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by Rudy Klapper [29 Sep 2009 | 2 Comments | ]
THE CRITIC: Islands’ “Vapours” Full Of Endearing, Yet Unconventional, Pop Tunes

Nick Diamonds doesn’t give a fuck what you think. From his short-lived stint as Nick Thorburn, frontman of critically acclaimed but combustible indie group the Unicorns, to forming half of AM-pop/folk duo Human Highway, Diamonds has never been one to sit long in any one place, stylistically or otherwise, and he certainly hasn’t been one to follow the waves of popular opinion. No more so is this apparent than with Islands, the experimental-pop collective Diamonds formed following the Unicorns’ self-destruction and whose debut, Return To The Sea, was an eclectic collection of indie odds and ends. Their sophomore effort, last year’s Arm’s Way, was an everything-and-the-kitchen-sink gumbo of genres and instruments, the production bombastic and reveling in its excess, the band and Diamonds going balls-out in terms of ridiculous arrangements and bizarre lyricism. Perhaps it should come as no surprise, then, that after the lavish results of Arm’s Way, Islands latest is almost like a comedown companion to that record, one that turns Islands’ sound in yet another new direction but retains the band’s strong pop foundations.

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by Rudy Klapper [6 Sep 2009 | No Comment | ]
THE CRITIC: The Black Crowes “Before the Frost…Until the Freeze”

Live albums are often a veteran band’s conceit, an effort to translate a group’s energy from the stage to the record player – an endeavor that, more often than not, just leads to an overly long disc of poor-quality tunes, bad between-song banter, and fans wishing they had invested that $19.99 in, say, an actual concert. A band’s decision to release a concert album may be just a mere record company ploy or an exercise in check-how-awesome-we-are-live smugness, but it pales in comparison to that conceit of conceits: the double album. And with the twenty-track Before the Frost…Until the Freeze, long-time roots-rockers the Black Crowes have committed not one, but two cardinal sins of artistic hubris in a single release.

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by Rudy Klapper [2 Sep 2009 | No Comment | ]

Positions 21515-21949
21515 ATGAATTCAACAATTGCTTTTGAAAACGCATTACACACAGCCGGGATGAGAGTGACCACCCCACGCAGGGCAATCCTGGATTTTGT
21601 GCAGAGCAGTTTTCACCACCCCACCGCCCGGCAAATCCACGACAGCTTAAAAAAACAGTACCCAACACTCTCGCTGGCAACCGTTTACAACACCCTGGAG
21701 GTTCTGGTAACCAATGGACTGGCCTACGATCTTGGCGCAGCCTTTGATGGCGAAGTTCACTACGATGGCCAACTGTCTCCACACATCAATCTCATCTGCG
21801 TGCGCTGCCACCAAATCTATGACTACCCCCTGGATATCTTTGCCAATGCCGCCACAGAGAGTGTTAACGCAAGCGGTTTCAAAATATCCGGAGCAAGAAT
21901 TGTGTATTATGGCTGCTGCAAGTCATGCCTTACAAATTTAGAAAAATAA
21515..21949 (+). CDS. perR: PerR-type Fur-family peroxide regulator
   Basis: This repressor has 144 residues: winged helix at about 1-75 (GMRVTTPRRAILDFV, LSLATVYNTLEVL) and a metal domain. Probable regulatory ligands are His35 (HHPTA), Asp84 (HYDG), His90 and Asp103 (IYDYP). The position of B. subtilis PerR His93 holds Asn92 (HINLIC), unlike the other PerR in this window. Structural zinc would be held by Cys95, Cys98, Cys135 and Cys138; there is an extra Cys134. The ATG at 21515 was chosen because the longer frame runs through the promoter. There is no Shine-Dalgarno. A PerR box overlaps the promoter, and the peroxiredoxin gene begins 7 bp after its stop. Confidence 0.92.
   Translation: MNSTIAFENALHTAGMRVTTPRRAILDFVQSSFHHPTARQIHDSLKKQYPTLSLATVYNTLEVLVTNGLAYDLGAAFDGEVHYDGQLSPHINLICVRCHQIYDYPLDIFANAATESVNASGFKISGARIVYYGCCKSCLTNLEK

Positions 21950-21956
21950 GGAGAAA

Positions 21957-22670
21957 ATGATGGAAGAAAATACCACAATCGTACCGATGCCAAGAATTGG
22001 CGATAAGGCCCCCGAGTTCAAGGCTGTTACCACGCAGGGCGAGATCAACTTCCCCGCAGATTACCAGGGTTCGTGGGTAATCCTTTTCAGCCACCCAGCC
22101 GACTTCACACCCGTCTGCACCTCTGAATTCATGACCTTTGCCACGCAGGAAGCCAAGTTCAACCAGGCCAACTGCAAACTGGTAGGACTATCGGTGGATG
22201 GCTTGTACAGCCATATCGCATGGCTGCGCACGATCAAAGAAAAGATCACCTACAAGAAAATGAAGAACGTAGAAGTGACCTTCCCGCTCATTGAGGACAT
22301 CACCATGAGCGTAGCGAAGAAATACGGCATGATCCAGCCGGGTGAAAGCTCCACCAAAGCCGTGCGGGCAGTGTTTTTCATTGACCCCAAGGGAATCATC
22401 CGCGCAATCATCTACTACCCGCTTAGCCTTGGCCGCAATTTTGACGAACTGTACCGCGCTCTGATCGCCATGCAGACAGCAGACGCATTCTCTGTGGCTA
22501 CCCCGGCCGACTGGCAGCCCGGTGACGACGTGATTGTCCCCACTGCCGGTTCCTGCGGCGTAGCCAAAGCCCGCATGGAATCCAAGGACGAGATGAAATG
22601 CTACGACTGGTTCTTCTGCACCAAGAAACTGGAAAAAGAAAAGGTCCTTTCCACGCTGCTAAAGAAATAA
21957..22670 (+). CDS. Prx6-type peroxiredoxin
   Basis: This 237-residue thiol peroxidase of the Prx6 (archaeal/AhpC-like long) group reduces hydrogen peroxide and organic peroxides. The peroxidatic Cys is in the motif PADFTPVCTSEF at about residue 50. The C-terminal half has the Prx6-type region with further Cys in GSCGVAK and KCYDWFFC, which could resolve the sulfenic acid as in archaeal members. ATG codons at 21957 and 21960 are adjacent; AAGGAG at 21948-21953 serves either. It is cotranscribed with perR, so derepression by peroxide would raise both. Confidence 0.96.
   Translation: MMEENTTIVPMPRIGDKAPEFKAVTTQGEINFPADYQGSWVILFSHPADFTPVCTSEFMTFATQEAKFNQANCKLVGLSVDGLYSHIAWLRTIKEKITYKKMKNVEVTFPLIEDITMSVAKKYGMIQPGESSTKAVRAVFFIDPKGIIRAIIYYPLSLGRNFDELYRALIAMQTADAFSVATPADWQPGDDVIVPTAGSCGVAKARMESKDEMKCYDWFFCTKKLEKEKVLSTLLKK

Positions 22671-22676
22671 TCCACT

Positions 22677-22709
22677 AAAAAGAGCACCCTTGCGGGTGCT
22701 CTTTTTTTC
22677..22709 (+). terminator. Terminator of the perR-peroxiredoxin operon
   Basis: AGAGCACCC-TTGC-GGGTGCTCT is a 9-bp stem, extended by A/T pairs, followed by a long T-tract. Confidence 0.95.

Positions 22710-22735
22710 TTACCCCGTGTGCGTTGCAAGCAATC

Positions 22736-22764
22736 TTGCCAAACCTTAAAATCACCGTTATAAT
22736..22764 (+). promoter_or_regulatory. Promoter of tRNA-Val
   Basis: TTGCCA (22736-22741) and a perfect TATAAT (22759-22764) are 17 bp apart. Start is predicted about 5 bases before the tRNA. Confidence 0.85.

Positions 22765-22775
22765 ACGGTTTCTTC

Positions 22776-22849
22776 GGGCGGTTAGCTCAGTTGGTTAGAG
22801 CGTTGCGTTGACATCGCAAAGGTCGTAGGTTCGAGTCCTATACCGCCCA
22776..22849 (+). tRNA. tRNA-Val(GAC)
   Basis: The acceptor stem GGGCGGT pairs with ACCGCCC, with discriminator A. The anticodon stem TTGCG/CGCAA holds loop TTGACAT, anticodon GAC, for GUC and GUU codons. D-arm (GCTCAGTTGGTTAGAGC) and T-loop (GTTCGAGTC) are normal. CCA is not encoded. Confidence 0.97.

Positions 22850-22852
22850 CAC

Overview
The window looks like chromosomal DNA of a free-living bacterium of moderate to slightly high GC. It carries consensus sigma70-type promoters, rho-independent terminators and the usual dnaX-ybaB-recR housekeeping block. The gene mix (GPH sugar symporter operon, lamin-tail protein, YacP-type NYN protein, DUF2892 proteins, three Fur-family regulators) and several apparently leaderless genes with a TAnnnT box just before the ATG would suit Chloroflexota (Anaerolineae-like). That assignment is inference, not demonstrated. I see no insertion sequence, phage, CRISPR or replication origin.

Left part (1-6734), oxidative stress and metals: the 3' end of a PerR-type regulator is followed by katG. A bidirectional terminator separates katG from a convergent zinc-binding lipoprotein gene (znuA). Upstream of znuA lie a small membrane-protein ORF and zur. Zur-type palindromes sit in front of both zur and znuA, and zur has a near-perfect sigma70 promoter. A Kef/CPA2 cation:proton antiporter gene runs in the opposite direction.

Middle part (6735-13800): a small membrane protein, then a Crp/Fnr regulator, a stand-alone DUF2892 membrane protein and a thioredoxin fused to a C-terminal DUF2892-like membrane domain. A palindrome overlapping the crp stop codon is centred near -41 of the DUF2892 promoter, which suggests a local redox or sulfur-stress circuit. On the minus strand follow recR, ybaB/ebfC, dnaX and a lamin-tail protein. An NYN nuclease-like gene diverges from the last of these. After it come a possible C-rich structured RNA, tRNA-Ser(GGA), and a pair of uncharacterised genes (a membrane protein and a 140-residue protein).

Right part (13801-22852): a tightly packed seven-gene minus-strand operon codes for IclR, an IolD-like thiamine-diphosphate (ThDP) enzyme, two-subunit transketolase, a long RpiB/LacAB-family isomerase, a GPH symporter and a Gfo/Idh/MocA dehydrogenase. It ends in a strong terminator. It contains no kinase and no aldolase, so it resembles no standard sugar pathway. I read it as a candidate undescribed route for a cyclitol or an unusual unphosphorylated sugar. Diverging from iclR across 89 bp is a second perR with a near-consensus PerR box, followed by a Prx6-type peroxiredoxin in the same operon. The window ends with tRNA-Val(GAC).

THE CRITIC: Datarock’s “Red” is a Musical Homage to the 80′s

The ‘80s live again (and again, and again) on Datarock’s second proper album, the ominously titled Red. With its dystopian album art and the crazed cyber-punk vibe of opener “The Blog,” one unfamiliar with Datarock might misconstrue Red as a twisted version of the future through the lens of Orwell’s 1984, where technology rules supreme and human emotions are in danger of dying out. A few more songs in, however, and it becomes clear that Datarock are the most reverent of ‘80s worshippers, taking all those glorious synthed-out romantic soundscapes and making their own millennial homage.

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by Rudy Klapper [21 Aug 2009 | No Comment | ]
THE CRITIC: Brendan Benson’s “My Old, Familiar Friend”

Being one of Jack White’s right-hand men certainly does have its advantages. Practically unknown outside of Detroit before he joined up with White and company for the Raconteurs in 2005, power-pop auteur Brendan Benson has been quietly making effortlessly catchy rock ‘n roll since the ‘90s. It’s a bit ironic that Benson finally achieved a modicum of commercial visibility assisting White in a band where Benson was merely the second fiddle, although Benson’s pop influences and golden ear for a hook were a major reason for the Raconteurs’ radio success. Then again, those Raconteurs paychecks have gone a long way towards buffing out Benson’s inimitable pop-rock stylings, and My Old, Familiar Friend features Benson’s most tricked-out studio effort yet, along with the requisite mammoth wall of hooks and lyrical charm he’s been praised for all these years…